Disaster Recovery as a Service (DRaaS) is becoming increasingly popular as a way to ensure business continuity in the event of a natural or manmade disaster. In this post, we’ll cover some of the most common questions we field from customers looking to ensure the availability of their systems.
Q: What is Disaster Recovery as a Service?
A: Disaster Recovery as a Service or DRaaS refers to the replication and hosting of physical or virtual servers to the cloud (including the data and applications running on them) by a commercial hosting provider to enable failover of your primary systems – within a defined time period – in the event of man-made or natural disaster.
To put this in everyday terms, if your primary systems were to go down, your users would be connected to a “failover” site that contains a replica of your applications and data.
Q: How long does failover take, and will ALL of my data be there once we’re back online?
A: There are several ways to approach disaster recovery. To choose the best approach, the business needs to determine its Recovery Time Objectives (RTO) and Recovery Point Objectives (RPO). As you’ll see from the examples below, these can be different for different workloads.
RTO refers to how quickly you need to regain access to your systems and data. For example, a manufacturer might want to minimize downtime for the systems that control production to a half hour or less but decide that their marketing systems can afford to be down for several hours. A rarely used archival database for old inventory parts could have an RTO measured in weeks.
RPO refers to how much data loss you could accept in the event of a disaster. It is easy to confuse RPO with RTO as both are expressed as a measure of time. For example, if you were running a high-traffic e-commerce website, you might set an RPO of zero because even a minute’s worth of data loss could mean the loss of millions of dollars’ in sales. On the other hand, an accounts payable application might be willing to accept a 1-hour RPO as the data lost could more easily be reconstructed.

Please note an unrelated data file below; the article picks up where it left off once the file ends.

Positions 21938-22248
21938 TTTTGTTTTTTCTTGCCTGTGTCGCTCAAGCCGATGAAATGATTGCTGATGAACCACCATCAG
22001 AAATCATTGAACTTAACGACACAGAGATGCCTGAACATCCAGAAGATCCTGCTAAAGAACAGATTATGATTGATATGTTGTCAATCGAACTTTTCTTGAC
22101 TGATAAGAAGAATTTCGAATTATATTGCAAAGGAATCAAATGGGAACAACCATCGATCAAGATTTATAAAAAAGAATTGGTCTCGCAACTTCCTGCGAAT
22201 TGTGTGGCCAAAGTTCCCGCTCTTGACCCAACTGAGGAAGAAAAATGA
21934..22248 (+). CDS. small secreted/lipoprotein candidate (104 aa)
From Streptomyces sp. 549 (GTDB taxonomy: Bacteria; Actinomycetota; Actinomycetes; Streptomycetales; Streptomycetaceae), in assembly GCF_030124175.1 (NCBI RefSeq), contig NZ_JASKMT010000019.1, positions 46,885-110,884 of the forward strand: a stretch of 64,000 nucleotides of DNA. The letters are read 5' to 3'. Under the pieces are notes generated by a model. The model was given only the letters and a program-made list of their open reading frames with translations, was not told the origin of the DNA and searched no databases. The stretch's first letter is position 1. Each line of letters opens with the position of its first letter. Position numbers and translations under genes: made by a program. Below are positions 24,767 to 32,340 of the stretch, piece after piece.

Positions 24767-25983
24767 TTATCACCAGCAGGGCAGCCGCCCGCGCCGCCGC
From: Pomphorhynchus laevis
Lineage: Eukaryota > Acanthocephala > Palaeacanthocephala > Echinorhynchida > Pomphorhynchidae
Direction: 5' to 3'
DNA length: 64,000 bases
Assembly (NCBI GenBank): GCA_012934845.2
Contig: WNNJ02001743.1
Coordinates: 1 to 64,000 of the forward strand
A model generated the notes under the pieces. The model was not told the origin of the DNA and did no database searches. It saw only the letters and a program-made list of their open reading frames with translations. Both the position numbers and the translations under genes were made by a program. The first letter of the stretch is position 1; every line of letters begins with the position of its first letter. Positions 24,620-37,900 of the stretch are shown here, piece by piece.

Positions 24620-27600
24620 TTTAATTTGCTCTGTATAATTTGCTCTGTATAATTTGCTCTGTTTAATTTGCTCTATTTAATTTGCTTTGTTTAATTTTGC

Setting RTO and RPO appropriately is crucial as they are key factors when deciding which replication solutions will best suit the business, and in turn, how much will need to be budgeted for disaster recovery. Generally, the lower the RTO and the RPO, the more expensive the solution.
Q: What else factors into my decision on which solution I use?
A: Network connectivity is the first piece that has to be in place to have a usable DRaaS solution, i.e., a way for your users to connect to your DRaaS solution in the event your primary site(s) are down for any reason. There are many options including redundant telecommunications circuits to your DRaaS provider, secure Internet Virtual Private Networks (VPNs), Domain Name System (DNS) Failover, and Software Defined Wide Area Networks (SD-WAN) solutions among many others.
Q: Does my failover site have to have the same configuration as my primary site? Meaning, am I essentially paying for two data centers?
A: Not necessarily. As a rule of thumb, companies will often have production, quality assurance, and development systems within their primary environment. Not all of these systems may need to be replicated in the disaster recovery location, and organizations may opt for just those systems which they deem critical for business functionality.
In terms of hardware, generally speaking, there is no requirement to have like-for-like hardware in two data centers. As long as the disaster recovery environment has sufficient compute and storage capacities for those systems deemed mission critical. Often, different vendors and/or architectures can be used with little or no impact to the disaster recovery environment.
Q: What if my primary environment isn’t virtualized?
A: If you still have an environment that can’t be virtualized for some reason, Connectria has DRaaS options for non-virtualized environments too. For example:
Windows – Whether it’s a SQL Server database or an application that needs dedicated hardware, we can utilize several different options including DoubleTake Availability for Windows, SAN-to-SAN replication, Exchange Asynchronous Replication, or SQL Server Always On Availability Group to replicate critical data to another location.
Linux – We have DRaaS options for non-virtualized Linux environments, too, that utilize DoubleTake Availability for Linux, rSync, and SAN-to-SAN replication among other options.
Solaris – We offer DRaaS options for Solaris environments using a number of different options including Oracle Solaris Cluster software and rSync.
For more on DRaaS, click here.